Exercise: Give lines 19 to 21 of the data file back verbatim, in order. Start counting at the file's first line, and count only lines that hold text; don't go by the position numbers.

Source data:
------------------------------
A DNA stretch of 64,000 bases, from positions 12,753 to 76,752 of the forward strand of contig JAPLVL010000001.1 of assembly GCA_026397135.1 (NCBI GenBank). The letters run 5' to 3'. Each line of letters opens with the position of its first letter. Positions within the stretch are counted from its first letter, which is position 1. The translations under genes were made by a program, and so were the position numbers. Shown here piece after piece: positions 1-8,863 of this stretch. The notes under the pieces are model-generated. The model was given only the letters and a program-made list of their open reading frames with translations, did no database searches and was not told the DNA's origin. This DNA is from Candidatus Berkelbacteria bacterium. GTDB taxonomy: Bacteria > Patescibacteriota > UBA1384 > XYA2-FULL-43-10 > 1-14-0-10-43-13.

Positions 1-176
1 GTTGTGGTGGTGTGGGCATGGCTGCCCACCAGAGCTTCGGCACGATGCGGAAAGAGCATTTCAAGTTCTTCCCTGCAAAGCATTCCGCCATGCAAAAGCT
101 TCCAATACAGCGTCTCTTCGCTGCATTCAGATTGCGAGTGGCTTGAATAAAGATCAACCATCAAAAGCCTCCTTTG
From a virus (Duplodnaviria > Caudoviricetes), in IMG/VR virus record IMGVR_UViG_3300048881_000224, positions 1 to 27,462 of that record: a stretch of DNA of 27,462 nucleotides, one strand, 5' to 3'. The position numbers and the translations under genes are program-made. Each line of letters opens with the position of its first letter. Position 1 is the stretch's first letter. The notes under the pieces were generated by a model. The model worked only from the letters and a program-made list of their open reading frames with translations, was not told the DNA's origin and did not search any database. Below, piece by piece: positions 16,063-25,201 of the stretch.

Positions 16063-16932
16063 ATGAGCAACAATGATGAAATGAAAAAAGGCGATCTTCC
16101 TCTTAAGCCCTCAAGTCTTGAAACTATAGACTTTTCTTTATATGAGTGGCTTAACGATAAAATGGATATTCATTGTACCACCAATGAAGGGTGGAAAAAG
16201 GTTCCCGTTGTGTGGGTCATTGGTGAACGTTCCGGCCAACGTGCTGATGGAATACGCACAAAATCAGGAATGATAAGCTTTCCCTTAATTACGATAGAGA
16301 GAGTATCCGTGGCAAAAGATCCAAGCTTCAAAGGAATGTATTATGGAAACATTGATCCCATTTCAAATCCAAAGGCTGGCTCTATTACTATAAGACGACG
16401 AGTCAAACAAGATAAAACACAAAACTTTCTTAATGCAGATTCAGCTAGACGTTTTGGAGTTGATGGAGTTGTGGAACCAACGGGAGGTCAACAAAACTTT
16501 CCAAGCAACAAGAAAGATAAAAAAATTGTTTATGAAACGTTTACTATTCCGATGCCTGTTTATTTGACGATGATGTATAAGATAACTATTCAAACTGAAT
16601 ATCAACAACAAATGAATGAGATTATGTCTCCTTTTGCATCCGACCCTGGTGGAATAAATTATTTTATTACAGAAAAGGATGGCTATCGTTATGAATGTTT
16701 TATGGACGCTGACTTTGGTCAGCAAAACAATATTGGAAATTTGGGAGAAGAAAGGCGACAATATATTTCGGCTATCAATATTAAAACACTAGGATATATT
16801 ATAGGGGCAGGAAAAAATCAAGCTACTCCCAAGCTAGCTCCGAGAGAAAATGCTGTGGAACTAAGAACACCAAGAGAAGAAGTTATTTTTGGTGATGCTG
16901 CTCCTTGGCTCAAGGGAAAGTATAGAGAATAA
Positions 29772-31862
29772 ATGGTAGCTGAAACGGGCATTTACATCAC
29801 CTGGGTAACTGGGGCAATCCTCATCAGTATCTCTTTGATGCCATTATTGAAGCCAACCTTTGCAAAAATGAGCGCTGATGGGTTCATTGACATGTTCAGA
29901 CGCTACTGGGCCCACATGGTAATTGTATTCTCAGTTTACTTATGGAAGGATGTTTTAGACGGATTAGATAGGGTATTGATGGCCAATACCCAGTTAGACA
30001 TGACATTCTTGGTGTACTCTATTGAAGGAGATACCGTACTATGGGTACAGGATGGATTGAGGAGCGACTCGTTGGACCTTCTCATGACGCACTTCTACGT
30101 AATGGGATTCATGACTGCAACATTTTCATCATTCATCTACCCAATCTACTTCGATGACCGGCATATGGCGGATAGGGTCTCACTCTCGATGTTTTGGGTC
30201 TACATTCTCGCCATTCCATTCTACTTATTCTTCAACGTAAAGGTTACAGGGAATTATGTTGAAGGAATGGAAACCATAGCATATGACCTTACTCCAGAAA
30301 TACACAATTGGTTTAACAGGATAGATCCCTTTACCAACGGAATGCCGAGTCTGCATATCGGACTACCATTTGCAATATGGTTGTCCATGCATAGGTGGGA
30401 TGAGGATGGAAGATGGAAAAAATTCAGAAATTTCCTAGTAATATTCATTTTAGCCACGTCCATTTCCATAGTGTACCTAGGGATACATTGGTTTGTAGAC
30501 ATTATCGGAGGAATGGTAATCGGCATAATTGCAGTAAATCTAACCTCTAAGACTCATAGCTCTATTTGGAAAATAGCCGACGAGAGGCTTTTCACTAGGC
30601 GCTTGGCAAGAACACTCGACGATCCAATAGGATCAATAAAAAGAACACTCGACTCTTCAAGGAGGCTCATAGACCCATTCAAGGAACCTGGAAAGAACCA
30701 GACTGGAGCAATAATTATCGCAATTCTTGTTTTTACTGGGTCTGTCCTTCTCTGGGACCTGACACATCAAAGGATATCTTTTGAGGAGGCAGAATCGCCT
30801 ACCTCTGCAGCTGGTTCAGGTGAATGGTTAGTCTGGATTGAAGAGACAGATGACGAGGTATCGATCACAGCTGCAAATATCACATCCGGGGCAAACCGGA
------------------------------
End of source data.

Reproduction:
29801 CTGGGTAACTGGGGCAATCCTCATCAGTATCTCTTTGATGCCATTATTGAAGCCAACCTTTGCAAAAATGAGCGCTGATGGGTTCATTGACATGTTCAGA
29901 CGCTACTGGGCCCACATGGTAATTGTATTCTCAGTTTACTTATGGAAGGATGTTTTAGACGGATTAGATAGGGTATTGATGGCCAATACCCAGTTAGACA
30001 TGACATTCTTGGTGTACTCTATTGAAGGAGATACCGTACTATGGGTACAGGATGGATTGAGGAGCGACTCGTTGGACCTTCTCATGACGCACTTCTACGT